NEW YORK (WABC) -- The NYPD and MTA say crime is down on the subways and even lower than pre-pandemic levels, but commuters are still worried about their safety.
"You just have to be kind of smart about it, to be aware of your surroundings."
Riders are still watching their backs, after months of relentless headlines about crime in the New York City subway.
"I feel a little bit safer, but not as safe as I could be," said subway rider Eugene Calamari. "I have to watch my back."
But the NYPD's chief of department says the reality is far different: That crime is finally falling.
"We are making measurable, sustained progress," said NYPD Chief of Department Ken Corey.
Corey told MTA board members that this summer, the overall rate of transit crime fell below pre-pandemic levels.
"Crime in transit was 8.6% lower this year than it was in 2019," Corey said. "A difference of 339 crimes."
The chief insists that the department's policing strategies are paying off. That includes adding 350 officers to patrol the system, while ordering other officers to conduct station visits while on routine street patrol.
Officers are also enforcing so-called quality of life offenses, like panhandling and boarding the trains with piles of trash, smoking and fare evasion.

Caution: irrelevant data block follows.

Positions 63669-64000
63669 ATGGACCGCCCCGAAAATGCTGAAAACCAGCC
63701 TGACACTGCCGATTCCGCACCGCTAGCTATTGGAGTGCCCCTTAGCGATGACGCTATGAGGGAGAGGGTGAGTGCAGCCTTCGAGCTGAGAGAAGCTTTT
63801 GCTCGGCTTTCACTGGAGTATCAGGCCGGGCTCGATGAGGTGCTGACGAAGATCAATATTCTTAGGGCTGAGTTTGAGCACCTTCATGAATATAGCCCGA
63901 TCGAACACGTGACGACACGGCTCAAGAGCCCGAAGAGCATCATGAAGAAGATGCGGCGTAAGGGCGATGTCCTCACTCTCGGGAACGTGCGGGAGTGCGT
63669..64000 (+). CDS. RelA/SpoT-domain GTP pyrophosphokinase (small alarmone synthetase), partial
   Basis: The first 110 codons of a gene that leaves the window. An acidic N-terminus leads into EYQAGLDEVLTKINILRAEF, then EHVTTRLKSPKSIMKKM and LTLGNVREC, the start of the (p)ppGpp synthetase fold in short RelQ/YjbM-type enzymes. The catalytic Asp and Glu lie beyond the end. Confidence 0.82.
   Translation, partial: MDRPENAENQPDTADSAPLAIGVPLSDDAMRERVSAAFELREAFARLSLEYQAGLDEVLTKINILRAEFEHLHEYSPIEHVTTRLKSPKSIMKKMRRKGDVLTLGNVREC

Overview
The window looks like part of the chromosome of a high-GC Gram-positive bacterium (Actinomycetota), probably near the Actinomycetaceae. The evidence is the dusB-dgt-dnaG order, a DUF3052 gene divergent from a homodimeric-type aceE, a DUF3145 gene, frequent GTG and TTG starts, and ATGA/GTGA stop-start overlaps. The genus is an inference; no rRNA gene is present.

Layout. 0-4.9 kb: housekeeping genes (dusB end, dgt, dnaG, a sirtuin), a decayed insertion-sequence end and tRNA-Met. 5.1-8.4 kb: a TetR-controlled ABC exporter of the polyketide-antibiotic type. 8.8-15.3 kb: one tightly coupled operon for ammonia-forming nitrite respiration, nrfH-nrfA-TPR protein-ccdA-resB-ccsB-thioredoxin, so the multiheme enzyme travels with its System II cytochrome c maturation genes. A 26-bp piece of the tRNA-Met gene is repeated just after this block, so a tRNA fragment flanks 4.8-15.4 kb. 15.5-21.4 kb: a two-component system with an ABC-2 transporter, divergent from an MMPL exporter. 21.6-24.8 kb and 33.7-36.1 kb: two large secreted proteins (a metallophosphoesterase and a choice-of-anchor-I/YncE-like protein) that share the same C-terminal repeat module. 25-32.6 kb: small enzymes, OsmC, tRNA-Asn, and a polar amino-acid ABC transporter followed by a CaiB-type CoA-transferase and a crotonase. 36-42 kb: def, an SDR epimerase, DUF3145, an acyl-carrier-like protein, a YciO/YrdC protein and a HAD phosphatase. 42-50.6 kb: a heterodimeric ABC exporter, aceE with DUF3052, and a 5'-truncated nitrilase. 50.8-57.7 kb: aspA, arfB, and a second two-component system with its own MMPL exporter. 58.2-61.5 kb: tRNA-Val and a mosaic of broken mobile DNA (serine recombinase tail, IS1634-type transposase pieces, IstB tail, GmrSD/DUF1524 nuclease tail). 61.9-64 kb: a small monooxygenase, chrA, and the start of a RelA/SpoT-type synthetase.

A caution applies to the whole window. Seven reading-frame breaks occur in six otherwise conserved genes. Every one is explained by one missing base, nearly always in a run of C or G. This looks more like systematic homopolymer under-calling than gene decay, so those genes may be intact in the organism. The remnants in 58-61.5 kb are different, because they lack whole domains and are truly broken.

Chief Corey insisted that homeless outreach has been stepped up.
"We now have service providers there, we now have clinicians, and we're getting people the help they need," Corey said.
Union president Tony Utano praised the department's efforts.
"Chief Corey's presentation today strongly indicates to us that the mayor is following through on his commitments," Utano said.
In June, the MTA surveyed riders and found that barely half were satisfied with the subways-and that crime was a major factor. One of the crimes most feared by riders is felony assault-which is up 18 percent.
"We have a lot more work to do," Corey said. "But what I'm seeing right now is measurable, sustained progress."
When Eyewitness News reporter N.J. Burkett specifically if the worst was over for crime in the transit system, Chief Corey answered, 'Yes' without a hint of hesitation.
Driving down crime was a challenge, but convincing skeptical riders could prove no less difficult.
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